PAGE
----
Plants of
South Australia
Grevillea halmaturina ssp. halmaturina
Kangaroo Island Small-leaf Grevillea,
Prickly Grevillea,
Small-flower Grevillea
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Regional Species Conservation Assessments per IBRA subregion.
Least concern
Near threatened
Critically endangered
Data deficient
Coober Pedy
Mount Gambier
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Botanical art

Kath Alcock paintings: 2

Prior names

Grevillea linearifolia, partly

Grevillea parviflora, partly

Grevillea parviflora var. acuaria, partly

Common names

Kangaroo Island Small-leaf Grevillea

Prickly Grevillea

Small-flower Grevillea


Grevillea after Charles Francis Greville (1749-1809), a co-founder of the Royal Horticultural Society. Halmaturina is derived from Halmaturus, a now obsolete generic name once applied to kangaroos, and is from the Greek 'halme' meaning a leap or bound, and commonly used as an epithet for species from Kangaroo Island.

Distribution and status

Endemic to South Australia and found on the eastern and western parts of Kangaroo Island, growing on ironstone and grey silty soils within woodland and heath communities. Native. Uncommon in South Australia.
Herbarium regions: Kangaroo Island, South Eastern
NRM regions: Kangaroo Island, South East
AVH map: SA distribution map (external link)

Plant description

Spiny-leaved shrub to 2 m high, branchlets with appressed hairs. Leaves widely spreading, dense, rigid, linear, to 3 cm long and 1 mm wide, upper side with 2 lateral veins and a mid-vein often divided into 3 veins, lower side with 2 persistently sericeous narrow grooves between the recurved margins and midrib, mucro long, straight, sharp. Inflorescence a small cluster of 7-16 pale-pink or white flowers at terminal on branchlets or on short axillary shoots. Flowering between June and October. Fruits are dark brown to black capsule to 13 mm long, smooth with a usually persistent terminal curved style. Seeds are narrow-oblong, with a longitudinally groove on one side and a blunt aril-like body at one end. Seed embryo type is linear fully developed.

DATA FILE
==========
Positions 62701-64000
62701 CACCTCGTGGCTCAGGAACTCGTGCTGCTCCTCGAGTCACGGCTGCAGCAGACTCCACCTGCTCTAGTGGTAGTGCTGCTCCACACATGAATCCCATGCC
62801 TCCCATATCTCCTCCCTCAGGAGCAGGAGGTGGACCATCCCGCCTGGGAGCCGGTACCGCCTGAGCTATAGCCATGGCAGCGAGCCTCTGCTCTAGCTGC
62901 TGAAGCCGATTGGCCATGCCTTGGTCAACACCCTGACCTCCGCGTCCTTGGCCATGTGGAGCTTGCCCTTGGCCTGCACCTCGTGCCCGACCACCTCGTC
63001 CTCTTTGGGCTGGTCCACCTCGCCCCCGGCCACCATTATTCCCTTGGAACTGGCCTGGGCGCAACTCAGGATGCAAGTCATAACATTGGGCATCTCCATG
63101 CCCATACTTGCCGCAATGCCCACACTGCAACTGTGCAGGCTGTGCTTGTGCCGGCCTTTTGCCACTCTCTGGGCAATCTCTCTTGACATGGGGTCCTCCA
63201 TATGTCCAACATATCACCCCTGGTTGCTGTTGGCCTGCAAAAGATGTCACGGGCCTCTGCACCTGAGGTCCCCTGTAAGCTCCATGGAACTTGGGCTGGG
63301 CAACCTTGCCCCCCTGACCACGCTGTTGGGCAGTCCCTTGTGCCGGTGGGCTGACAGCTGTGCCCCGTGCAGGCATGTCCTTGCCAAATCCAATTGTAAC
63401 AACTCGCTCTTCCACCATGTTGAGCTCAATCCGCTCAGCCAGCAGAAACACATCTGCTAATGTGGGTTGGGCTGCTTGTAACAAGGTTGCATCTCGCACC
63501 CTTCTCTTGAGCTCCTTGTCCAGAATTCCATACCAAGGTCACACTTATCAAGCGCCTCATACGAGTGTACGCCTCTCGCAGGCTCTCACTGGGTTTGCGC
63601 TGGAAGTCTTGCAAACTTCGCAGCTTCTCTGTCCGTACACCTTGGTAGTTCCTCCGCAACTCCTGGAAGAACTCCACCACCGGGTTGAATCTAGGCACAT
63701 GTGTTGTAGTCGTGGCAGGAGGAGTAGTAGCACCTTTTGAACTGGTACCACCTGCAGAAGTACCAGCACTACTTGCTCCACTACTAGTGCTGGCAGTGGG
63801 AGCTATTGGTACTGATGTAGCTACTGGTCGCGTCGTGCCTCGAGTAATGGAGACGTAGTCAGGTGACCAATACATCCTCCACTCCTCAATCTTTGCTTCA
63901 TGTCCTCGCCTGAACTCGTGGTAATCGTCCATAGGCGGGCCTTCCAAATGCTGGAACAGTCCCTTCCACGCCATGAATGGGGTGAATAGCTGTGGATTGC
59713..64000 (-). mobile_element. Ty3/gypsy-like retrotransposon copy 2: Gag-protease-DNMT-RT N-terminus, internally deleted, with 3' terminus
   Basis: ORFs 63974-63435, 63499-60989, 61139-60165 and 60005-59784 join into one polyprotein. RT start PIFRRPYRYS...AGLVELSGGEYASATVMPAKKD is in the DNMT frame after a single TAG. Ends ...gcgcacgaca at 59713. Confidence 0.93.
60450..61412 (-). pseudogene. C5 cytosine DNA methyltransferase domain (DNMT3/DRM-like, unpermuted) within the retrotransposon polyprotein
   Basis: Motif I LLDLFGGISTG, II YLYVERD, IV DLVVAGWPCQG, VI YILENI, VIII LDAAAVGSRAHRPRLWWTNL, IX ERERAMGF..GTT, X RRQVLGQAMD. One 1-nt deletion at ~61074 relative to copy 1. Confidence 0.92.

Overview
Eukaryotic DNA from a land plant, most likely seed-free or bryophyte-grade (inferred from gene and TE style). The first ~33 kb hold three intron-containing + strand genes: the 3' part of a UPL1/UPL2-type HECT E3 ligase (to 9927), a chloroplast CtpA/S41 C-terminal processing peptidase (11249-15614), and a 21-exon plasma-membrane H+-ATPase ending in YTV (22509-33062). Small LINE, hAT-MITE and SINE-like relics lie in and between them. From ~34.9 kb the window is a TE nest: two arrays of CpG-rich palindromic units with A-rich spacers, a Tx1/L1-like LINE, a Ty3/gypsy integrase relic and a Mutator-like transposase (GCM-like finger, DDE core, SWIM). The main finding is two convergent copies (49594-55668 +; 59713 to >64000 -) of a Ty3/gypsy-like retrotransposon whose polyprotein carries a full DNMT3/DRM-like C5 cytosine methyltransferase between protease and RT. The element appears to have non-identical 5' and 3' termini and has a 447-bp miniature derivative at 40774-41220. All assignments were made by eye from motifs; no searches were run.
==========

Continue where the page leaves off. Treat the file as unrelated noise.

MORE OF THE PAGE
Seed collection and propagation

Collect seeds between November and December. Collect mature capsules, those that are turning brown or black but have not split, by hands or place small breathable bags over immature capsules or branchlets to collect maturing seed. Place the capsules in a tray and leave to dry for a weeks or two for them to split naturally. Use a sieve to separate the unwanted material. Store the seeds with a desiccant such as dried silica beads or dry rice, in an air tight container in a cool and dry place. This species has morphophysiological dormancy and can be difficult to germinate.

Fire response

Obligate re-seeder, spiny seedlings observed in fire scar in proximity to burnt remnants of adult plants. No re-sprouting of adult plants observed in fire scar proper but some adult plants noted re-sprouting on edge of fire scar where partly scorched.

Longevity: 10–15 years.

Time to flowering: 3–4 years

Recovery work

In 2020 populations of this species were assessed in the first year post-fire. A total of 880 seeds were collected from of an unburnt roadside reserve population on the eastern end of Kangaroo Island. Germination screening testing the response to fire cues will be undertaken in 2021. This project work is supported by the Australian Government through the Wildlife & Habitat Bushire Recovery program.